Ending a monthlong strike that took place at the height of the summer, drivers for the Vineyard Transit Authority voted Sunday to ratify a contract with their employer, Transit Connection Inc. (TCI).

Drivers are due to return to work on Tuesday.

The vote took place Sunday at the Barn, Bowl and Bistro in Oak Bluffs.

Out of 48 drivers eligible to vote, 33 voted — the final tally was 32-1, according to longtime driver Richard Townes.

The vote puts 21 drivers back to work on public buses and brings an end to the highly-charged strike that had galvanized the Vineyard community.

“This is a historical day for VTA drivers and a great day for the Island,” said Mr. Townes in a statement that went out Sunday after the vote. “We can now better provide for our families, our jobs are more secure, and we can get back to safely transporting our riders, friends and allies, whose support on the picket lines and year-round was critical in achieving this fair contract.”

This is the first collective bargaining agreement for the VTA bus drivers, who are now officially members of the Amalgamated Transit Union Local 1584. The vote was ratified by the drivers three days after the union reached a tentative agreement with TCI, following two days of marathon bargaining.

“We are extremely excited,” said ATU spokesman Steve MacDougall. “This was a five-year fight against an employer who did not want the union. We’re not just excited about our new members, we feel honored to have them.”

Full-time drivers walked off the job on June 28, sparking a summer of tension and controversy at the Island’s public transit system. TCI hired replacement drivers, and most bus routes continued to run without interruption.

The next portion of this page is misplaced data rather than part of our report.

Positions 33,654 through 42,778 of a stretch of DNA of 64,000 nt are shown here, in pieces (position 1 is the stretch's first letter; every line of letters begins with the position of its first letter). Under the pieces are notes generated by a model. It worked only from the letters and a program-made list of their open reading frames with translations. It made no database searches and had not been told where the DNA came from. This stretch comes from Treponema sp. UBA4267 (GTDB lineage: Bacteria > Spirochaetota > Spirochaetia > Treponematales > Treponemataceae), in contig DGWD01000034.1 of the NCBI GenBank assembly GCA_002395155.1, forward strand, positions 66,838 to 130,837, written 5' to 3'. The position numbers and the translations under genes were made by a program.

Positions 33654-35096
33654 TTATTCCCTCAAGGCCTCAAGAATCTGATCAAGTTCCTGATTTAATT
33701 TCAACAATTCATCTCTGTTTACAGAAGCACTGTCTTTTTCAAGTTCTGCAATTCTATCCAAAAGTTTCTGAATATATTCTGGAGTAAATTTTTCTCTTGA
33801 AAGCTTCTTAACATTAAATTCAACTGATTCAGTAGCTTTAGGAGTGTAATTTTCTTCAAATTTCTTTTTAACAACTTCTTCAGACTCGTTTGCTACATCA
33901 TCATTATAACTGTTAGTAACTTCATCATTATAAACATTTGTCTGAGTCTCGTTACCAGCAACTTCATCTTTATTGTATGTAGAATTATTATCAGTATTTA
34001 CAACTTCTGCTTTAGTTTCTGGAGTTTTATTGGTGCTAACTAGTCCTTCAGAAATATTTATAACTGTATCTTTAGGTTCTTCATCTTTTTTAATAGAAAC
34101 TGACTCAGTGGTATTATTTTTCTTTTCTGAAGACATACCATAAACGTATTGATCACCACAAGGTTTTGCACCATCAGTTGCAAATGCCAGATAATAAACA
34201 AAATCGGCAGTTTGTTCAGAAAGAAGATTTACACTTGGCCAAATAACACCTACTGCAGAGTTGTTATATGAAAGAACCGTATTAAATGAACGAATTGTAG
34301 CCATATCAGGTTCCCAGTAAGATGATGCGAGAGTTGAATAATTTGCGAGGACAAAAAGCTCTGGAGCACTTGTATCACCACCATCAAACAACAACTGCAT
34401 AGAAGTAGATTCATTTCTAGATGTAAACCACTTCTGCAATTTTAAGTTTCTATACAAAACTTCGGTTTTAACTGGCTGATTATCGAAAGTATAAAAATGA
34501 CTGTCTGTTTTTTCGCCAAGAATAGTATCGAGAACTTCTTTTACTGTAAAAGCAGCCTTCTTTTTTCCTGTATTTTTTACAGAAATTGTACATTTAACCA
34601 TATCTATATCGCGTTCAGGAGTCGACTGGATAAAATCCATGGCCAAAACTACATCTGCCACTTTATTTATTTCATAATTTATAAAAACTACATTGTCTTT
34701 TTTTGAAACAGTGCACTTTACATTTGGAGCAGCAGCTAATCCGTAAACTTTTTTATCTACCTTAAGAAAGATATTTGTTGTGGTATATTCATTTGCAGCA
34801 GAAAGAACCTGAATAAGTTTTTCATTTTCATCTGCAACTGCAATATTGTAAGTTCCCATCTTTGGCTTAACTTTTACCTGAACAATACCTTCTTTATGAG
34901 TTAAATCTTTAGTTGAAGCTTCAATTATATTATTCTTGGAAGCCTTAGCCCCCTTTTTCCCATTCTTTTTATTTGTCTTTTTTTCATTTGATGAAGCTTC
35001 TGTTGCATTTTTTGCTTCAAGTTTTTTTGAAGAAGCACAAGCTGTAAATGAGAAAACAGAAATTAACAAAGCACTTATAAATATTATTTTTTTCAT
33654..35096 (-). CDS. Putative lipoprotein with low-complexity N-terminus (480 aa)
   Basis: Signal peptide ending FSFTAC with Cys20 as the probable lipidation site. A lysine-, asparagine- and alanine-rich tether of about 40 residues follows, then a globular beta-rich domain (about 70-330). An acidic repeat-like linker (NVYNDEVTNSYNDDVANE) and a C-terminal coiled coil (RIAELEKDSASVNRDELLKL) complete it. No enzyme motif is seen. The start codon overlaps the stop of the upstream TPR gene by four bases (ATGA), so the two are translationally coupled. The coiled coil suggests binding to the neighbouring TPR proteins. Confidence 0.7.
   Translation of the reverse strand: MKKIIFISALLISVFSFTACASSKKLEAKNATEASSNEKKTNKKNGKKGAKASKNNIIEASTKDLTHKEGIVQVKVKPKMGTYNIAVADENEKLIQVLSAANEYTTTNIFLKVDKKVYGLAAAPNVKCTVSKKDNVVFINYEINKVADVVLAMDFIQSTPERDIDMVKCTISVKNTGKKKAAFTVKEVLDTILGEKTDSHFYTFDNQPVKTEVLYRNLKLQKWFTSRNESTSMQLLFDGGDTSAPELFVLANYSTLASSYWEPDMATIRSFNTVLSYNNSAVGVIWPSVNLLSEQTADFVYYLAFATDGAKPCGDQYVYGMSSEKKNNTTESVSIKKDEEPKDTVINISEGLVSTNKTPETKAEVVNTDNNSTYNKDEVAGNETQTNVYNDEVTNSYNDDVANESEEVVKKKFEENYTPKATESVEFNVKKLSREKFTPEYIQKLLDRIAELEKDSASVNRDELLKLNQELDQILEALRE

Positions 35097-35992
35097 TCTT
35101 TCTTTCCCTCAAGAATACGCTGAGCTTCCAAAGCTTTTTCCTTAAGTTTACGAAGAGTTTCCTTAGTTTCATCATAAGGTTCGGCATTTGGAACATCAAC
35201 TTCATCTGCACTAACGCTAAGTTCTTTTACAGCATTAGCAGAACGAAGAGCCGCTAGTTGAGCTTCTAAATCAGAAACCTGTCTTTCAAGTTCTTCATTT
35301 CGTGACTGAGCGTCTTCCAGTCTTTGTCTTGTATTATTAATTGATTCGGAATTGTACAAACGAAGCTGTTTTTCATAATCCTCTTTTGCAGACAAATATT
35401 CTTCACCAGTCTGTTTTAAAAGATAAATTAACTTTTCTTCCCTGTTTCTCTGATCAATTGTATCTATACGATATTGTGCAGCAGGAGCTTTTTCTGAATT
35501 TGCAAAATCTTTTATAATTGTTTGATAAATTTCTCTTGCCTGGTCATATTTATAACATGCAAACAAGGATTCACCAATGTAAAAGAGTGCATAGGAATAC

But members of the public rallied around the small group of striking drivers, who took their demonstration far and wide, from meetings of Island selectmen to the steps of the State House in Boston.

Under the new contract, hourly wages for drivers at the top step will increase from $23.50 to $25.50 beginning August 1, 2019. The top rate will increase again in a year to $27, with a final increase to $27.50 on August 1, 2021. The starting wage rate for new hires will increase from $16.50 to $19.50, and will also increase for the next two years, topping out at $20.50 in 2021.

In another win for the drivers, seniority will be recognized when it comes to the selection of routes worked. Drivers who are part of the union will also receive layoff protection. According to the ATU, all non-union drivers are required to be laid off before any union members in the event of a necessary layoff. Also, TCI will be prohibited from subcontracting any work performed by employees represented by the ATU that could result in layoffs.

Mr. Townes said despite the victories, “we didn’t get everything we asked for,” including a family plan for affordable health insurance, dental and eye care coverage.

“I don’t think anyone ever really wins with a deal,” said Greg Dash, the labor negotiator who represented TCI. “It’s just a deal that everyone can live with for the next few years . . . however you want to look at it.”

It remains unknown whether the cost of the new contract will lead to future reductions in service.

“The service is set for the peak season, so we won’t be making many changes as we go forward now to the end of August,” said TCI general manager Darren Morris. “It will depend on what we need to cut after that to make sure we balance the budget,” he added.

“We are reviewing ridership data and will make recommendations to the board, once we have reviewed everything that we need to review,” VTA administrator Angela Grant said in an email to the Gazette Monday.

And despite the strain of the past few months, VTA administrators said they look forward to welcoming the drivers back to work on Tuesday.

“We are all working to rebuild our relationship following the strike. We need to bring the two sides back together,” Mr. Morris said.

Drivers and the ATU also extended an olive branch with an intent to rebuild the relationship with management.

‘We now have to mend the fences and get back to working together going forward,” Mr. Townes said.